Silver screen sorting: Social identity and selective exposure in popular film viewing

Jeremiah J. Castle, Kyla Stepp

Research output: Contribution to journalArticlepeer-review

4 Scopus citations

Abstract

While research in media and politics has long stressed the importance of television, the political impact of movies has largely been ignored. However, a small body of literature suggests that both political docudramas and popular films may have the capacity to change the issue attitudes of viewers. Building on that work, this paper examines the potential for selective exposure in movie viewership. We develop a theory that there is large-scale sorting into popular movies rooted in social identity theory. We argue that sorting is a result of two processes: film studios marketing films towards particular social groups and individuals sorting into films based on social group characteristics. We test this theory using a unique dataset in which undergraduate students were asked to rate trailers for a variety of political docudramas and popular films. Our results indicate that there is indeed widespread sorting into popular films on the basis of social identities rooted in socio-demographic traits.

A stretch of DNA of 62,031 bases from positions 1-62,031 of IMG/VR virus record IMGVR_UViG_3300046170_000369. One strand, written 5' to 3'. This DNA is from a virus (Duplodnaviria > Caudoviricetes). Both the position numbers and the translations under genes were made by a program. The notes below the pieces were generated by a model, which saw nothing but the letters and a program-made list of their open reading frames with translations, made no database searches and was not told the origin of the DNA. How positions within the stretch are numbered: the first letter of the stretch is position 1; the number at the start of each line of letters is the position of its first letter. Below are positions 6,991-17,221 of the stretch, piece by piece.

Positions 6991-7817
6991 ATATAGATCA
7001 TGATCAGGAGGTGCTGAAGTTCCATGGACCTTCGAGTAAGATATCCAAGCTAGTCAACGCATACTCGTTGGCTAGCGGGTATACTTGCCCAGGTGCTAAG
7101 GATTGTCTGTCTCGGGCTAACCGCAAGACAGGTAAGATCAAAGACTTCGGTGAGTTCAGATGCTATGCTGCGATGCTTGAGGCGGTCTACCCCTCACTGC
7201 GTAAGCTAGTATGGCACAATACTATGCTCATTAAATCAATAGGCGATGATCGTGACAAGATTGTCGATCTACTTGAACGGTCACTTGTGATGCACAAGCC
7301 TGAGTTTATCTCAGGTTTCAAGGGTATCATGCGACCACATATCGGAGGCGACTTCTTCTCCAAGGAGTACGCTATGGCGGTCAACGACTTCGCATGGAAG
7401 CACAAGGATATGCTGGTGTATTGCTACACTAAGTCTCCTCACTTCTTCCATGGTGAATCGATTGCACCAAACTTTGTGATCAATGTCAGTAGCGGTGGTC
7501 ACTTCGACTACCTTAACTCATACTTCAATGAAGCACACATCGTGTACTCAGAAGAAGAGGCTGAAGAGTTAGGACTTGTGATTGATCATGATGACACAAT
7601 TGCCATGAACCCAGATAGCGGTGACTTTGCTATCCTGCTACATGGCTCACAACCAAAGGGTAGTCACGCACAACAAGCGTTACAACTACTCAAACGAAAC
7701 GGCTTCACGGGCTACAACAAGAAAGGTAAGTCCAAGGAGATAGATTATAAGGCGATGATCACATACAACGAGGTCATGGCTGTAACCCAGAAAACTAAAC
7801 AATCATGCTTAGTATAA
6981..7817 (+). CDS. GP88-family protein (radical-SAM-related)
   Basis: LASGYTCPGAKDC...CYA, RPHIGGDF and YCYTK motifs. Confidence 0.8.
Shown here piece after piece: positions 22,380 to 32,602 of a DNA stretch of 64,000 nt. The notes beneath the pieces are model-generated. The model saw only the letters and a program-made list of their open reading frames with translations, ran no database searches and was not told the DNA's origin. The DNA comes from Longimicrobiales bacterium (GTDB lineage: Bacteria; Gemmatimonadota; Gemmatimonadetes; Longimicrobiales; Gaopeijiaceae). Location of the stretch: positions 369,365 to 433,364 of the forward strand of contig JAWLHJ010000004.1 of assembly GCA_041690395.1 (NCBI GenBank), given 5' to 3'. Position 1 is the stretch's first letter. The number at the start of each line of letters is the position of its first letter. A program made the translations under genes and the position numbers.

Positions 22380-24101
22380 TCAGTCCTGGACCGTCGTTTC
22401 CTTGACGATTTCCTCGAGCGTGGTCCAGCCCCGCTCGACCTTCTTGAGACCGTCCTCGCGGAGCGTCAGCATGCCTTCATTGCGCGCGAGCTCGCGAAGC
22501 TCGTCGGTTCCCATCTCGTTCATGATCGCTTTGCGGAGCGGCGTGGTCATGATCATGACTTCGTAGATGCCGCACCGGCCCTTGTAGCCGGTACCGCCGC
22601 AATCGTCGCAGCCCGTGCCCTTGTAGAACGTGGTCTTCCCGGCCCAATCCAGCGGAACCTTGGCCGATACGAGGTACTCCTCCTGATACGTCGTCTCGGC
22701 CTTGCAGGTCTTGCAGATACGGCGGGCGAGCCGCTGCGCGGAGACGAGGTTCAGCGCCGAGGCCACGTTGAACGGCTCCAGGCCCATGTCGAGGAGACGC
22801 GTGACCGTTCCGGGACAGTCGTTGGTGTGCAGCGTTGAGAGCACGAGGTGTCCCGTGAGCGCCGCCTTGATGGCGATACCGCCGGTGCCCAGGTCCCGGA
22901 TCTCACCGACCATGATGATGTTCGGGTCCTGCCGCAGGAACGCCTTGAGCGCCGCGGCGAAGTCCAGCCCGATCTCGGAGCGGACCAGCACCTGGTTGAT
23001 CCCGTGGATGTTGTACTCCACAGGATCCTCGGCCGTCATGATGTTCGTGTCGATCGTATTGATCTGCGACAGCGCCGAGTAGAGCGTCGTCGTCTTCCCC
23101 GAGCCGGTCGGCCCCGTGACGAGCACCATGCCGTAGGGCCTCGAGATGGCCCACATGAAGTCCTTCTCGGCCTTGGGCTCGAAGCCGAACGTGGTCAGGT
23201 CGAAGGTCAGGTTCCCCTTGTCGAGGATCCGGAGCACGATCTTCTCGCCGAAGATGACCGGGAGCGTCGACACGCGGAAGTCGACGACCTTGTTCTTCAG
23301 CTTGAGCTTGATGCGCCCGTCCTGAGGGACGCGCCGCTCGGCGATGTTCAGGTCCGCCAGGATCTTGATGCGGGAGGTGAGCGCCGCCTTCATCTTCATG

Original languageEnglish
Pages (from-to)487-499
Number of pages13
JournalSocial Science Journal
Volume55
Issue number4
DOIs
StatePublished - Dec 2018

Keywords

  • Films
  • Movies
  • Public opinion
  • Selective exposure
  • Social identity

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